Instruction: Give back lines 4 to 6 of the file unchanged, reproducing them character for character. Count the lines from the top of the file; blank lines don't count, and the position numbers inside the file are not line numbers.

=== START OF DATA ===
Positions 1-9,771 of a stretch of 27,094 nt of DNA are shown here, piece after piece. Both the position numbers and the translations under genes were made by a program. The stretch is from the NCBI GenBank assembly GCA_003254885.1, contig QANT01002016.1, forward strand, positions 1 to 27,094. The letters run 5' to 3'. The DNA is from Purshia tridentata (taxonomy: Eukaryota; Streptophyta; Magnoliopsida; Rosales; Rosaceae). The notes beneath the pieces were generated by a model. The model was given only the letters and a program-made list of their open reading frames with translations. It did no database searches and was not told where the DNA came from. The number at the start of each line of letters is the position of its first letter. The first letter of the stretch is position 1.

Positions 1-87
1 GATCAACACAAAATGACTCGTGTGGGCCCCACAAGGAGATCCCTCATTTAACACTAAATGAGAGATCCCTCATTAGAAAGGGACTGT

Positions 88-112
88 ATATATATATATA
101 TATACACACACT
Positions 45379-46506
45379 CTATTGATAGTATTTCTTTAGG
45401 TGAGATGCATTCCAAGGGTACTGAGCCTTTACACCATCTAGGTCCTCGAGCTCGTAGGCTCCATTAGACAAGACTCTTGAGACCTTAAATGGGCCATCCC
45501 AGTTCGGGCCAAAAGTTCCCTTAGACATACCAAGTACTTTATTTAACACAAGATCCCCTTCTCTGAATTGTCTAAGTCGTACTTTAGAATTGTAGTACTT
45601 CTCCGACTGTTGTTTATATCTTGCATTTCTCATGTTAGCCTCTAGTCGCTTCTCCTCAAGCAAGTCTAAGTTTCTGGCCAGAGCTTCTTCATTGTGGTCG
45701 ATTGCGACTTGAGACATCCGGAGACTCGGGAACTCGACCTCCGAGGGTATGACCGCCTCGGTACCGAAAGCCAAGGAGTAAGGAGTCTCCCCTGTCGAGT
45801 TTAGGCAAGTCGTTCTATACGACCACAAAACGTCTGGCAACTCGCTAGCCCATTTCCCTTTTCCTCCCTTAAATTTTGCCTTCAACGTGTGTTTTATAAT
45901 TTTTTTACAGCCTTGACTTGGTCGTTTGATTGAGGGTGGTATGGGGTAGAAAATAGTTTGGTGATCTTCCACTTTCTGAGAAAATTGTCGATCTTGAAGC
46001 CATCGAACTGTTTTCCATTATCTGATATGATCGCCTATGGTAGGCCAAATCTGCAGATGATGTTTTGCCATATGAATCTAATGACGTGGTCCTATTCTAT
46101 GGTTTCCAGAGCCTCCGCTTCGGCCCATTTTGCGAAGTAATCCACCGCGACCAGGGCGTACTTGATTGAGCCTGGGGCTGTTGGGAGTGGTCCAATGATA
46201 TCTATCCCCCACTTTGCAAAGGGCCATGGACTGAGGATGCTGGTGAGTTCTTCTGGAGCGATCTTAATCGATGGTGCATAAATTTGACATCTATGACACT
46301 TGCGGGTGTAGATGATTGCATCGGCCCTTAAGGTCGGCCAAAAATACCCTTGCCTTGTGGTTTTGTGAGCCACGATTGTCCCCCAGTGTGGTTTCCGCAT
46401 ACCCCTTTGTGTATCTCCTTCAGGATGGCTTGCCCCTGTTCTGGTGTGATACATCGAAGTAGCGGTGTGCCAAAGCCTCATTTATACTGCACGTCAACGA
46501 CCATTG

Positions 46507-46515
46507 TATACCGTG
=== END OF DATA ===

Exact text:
Positions 88-112
88 ATATATATATATA
101 TATACACACACT